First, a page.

Tuesday, October 13, 2009

Who's That Child?

We are used to stares, comments, and questions regarding our family. At first we were uncertain how to respond as strangers would approach us and nosily interrogate us. My daughter is eleven months old, and though I don't think these times of questioning have necessarily become less frequent, we are better prepared on how to handle them.

This past weekend we met friends for dinner to celebrate my husband's birthday. They arrived first and got us a table. We came a few minutes later and settled in. Soon the waitress appeared, a young woman, perhaps twenty-five. She set my friends' appetizer on the table and then looked at us and asked what we would like to drink. We both ordered water and started to return to the conversation with our friends when the waitress asked us, "Are you babysitting?"

I replied, "No."

She asked who the baby was. I said, "She's our daughter."

She then asked, "Did you adopt her?"

I said yes, thinking duh.

The waitress paused and then burst out at us like grand-prize-sweepstakes-winning confetti, "OH THAT'S SOOOOO COOL. THAT'S AWESOME! SHE'S SOOOOOO PRETTY!!!"


Listen. We are just a family. I don't wake up every morning, go to my daughter's crib, swoop her up and say, "You are black and adopted! That's soooooooo cool! That's awesome! You are soooo pretty!"

No. I'm like every other mom in America. I go to her crib. I wonder if she has a dirty or just a wet diaper. I greet her with smiles and kisses and a "good morning, baby!" I change her diaper. I get her some breakfast.

Adoption isn't necessarily "cool." I think God's hand can be clearly seen in our adoption situation. We are blessed to have our daughter. We love her, find so much joy in her, and love the family we have together. Oh, and we do think she's beautiful----but not because she is black or because she's adopted. She's just beautiful. Period.

Some people don't know what to say so they just stare. Some people don't think and rattle off personal questions that are never appropriate...but somehow because our family adopted, we should be open to answering anything. Some people just want to touch her hair. (She's not an animal at the petting zoo!). Some people tell us that she's soooooooooo cute (multiple times until it's uncomfortable) because they don't know what else to say. The babysitting question? That's a new one.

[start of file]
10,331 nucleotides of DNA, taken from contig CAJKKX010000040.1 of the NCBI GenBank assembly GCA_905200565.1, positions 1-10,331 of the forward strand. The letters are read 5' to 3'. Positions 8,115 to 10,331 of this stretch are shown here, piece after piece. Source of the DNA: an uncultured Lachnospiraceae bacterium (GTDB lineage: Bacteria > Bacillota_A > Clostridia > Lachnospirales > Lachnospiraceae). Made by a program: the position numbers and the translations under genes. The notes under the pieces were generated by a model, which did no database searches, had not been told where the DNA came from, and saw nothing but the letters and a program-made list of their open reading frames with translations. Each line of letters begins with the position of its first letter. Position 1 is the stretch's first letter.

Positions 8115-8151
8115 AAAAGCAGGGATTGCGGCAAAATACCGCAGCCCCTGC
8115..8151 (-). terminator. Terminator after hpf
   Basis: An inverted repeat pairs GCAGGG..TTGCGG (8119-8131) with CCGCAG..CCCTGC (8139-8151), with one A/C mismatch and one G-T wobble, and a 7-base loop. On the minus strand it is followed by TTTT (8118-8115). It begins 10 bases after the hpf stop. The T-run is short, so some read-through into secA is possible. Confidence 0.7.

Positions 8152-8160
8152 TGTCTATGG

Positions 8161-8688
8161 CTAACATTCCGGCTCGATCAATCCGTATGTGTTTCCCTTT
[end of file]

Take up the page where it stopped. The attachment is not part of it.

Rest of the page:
I want to respond with confidence while asserting our privacy. As my daughter gets older, I fear the questions that will hurt or embarrass her. As her mother, I'm fiercely protective of my daughter and her adoption story. It's my job.

No one prepared us for the questions, comments, and stares. However, we're holding our own , happy to just be us, to be a family.


  1. When asked if you adopted her after already telling her that she was your daughter...ummm....I'd would have been compelled to pull out the sarcasm card. DUH is right. But of course that would not have been productive, I know. You handled it very well. And yes, I agree, she is beautiful! Can't wait to see her again.

  2. I think people just struggle with how to react to something "different." I used to want to be sarcastic about it, but that's unkind, and is it not at all Christ-like. I want to always allow my conversations to be "seasoned with salt," if you will, and biting someone's head off simply because they respond poorly is not an appropriate response in my book.
    I've just accepted that for right now, our family will look radically different to some people, and I need to answer graciously if they ask a personal question. I don't have to be specific, but I don't have to be rude. Sometimes a gentle answer can diffuse someone's probing while simultaneously educating them about adoption.

    Do we want people who don't know about/understand interracial adoption to think we are all a bunch of sarcastic, rude, defensive people? That's not the picture I want to give of my family.

    I realize this may not be the popular response, but it is the response my husband and I have agreed is best.

  3. Of course, especially as our children get older, I think it's more important to respect our children and their rights and feelings than a nosy stranger.

  4. But I also think it's important to TEACH our children how to respond graciously to the "nosy strangers". They will have more opportunities than us, probably, to respond...so I think we should teach them to do it well and with grace. Otherwise, it smacks of bitterness which is just not what I want to convey. I'm very thankful for my interracial family, but first and foremost, we are followers of Christ (and hopefully so will our son one day), and that's what I want to influence my response to rudeness or nosiness.

  5. I am not suggesting that one should be rude in any way; however, it is not my job or my son's job to educate the nosy. We've had people come up and ask completely inappropriate questions...it would be like me going up to a complete stranger and asking them (in front of their child) how many times they had sex before they conceived. My son's adoption story is HIS story and the story of OUR family and it does not have to be shared with the nosy...because really, in the end, it is none of their business.

  6. Perhaps that's true, and I reserve the right not to answer someone's question. I might simply say, "That's a personal question." Or, "when my son is old enough to answer that question, I'll let him tell his story if he so chooses." But always with grace. Sure, some people will be unconscionably rude or personal. In those cases, though, I don't want to answer a fool according to his folly but rather, as his folly deserves. ;)